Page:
Frank Friday: We Are Not Racists, We Just Don’t Care Too Much
On Thursday, Winnipeggers were in a frantic panic when the City declared a boil water advisory following a water test that showed positive for E.coli bacteria. It wasn’t a city-wide result but a blanket advisory was advised just to be safe. Bottled water flew off store shelves like bread on the eve of a hurricane. It was all everyone talked about. Alas! Woe is us! A few more days and we would have had a city-wide emergency worthy of an intervention by the army.
While we were thus inconvenienced by our 2-day water boiling, our First Nations people living on Canadian reservations have been enduring the same minor setback for years. Shoal Lake, just north of Ontario, has been under a boil water advisory for 17 years! (Coincidentally, that’s where Winnipeg sources its water!). I admit, I never knew this until yesterday when I read a piece in the Winnipeg Free Press entitled, ‘Our inconvenience, their way of life.’ Here. It made me stop and think. In fact, it made me feel selfish.
Interestingly, the readers’ comments on the writer’s piece were not sympathetic. Many blamed the First Nations people for their plight, mentioning that Winnipeggers pay more taxes and so are deserving of the VIP treatment and suggested that the First Nations people should move, seek greener pastures elsewhere, simple enough. Someone should tell that to my family back in St. Vincent.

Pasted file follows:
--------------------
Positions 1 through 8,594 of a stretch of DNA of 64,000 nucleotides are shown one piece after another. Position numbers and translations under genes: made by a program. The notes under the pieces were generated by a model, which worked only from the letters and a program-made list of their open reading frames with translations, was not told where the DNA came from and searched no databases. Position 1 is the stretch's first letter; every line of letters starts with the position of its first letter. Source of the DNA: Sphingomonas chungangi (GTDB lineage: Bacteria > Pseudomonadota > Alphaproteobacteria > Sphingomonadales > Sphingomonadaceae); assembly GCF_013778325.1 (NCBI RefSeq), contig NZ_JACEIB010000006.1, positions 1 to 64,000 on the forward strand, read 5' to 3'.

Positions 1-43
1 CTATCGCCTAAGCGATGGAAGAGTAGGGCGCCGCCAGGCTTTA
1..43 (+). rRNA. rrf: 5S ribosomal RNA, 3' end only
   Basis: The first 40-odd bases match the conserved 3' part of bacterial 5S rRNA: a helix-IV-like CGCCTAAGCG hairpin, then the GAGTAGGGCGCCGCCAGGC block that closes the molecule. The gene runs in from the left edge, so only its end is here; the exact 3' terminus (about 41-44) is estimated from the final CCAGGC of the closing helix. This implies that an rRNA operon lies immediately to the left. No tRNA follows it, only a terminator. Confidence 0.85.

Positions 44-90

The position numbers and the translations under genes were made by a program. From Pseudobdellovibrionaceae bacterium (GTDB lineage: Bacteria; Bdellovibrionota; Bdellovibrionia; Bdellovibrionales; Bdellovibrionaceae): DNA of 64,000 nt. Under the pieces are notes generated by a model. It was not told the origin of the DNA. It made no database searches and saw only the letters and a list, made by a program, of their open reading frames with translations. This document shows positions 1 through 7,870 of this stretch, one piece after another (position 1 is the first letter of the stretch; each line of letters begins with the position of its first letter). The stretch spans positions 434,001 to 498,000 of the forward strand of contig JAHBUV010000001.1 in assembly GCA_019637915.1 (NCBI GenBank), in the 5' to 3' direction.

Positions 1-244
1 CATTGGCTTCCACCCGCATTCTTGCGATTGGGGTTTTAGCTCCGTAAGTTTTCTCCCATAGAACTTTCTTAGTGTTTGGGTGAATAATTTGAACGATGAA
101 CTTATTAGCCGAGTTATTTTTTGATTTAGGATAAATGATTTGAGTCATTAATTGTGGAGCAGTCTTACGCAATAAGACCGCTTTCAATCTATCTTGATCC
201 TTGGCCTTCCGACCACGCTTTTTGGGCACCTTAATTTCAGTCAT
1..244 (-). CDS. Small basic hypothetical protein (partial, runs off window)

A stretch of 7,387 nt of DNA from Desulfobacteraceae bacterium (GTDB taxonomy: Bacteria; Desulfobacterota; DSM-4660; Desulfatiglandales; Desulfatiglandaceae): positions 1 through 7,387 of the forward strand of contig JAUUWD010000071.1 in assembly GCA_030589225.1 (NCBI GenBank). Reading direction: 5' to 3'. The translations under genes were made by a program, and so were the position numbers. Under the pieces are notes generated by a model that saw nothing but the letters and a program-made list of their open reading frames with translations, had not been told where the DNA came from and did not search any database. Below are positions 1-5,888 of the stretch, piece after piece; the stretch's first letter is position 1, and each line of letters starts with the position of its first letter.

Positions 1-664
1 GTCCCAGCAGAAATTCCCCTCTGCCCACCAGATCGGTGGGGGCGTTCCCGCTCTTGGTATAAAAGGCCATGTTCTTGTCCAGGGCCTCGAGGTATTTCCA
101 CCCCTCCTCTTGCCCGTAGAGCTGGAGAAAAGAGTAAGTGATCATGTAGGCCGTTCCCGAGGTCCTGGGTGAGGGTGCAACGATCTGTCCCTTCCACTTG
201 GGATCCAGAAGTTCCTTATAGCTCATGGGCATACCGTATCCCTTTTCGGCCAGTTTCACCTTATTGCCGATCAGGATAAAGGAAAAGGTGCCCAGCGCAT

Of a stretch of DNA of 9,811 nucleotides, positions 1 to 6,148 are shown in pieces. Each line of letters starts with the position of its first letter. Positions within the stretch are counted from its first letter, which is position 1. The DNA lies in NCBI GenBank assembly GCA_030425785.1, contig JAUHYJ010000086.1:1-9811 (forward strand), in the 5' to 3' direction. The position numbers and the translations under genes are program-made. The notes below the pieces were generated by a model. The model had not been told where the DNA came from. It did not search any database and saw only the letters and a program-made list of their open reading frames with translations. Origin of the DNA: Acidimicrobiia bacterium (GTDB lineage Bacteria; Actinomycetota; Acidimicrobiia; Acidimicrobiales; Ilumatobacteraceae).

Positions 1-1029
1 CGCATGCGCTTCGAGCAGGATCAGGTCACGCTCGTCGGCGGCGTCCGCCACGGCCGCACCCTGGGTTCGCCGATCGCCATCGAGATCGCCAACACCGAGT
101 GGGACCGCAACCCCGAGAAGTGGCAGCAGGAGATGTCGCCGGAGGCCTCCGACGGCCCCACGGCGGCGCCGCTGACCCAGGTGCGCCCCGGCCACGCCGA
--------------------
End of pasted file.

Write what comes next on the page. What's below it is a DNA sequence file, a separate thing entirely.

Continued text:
Maybe they have a point, maybe the First Nations people do not pay taxes or their leaders misappropriate funds or whatever, the fact remains that while we show ads of thirsty Africans, there are thirsty Canadians in our midst. Canadians who travel for long distances to get water just like we see on the television ads. We could spend hours debating how they got in this position. We could even play the blame-game. Or we could just care.
Maclean’s magazine says we are the most racist province, maybe we aren’t…maybe we just don’t care. About THOSE people.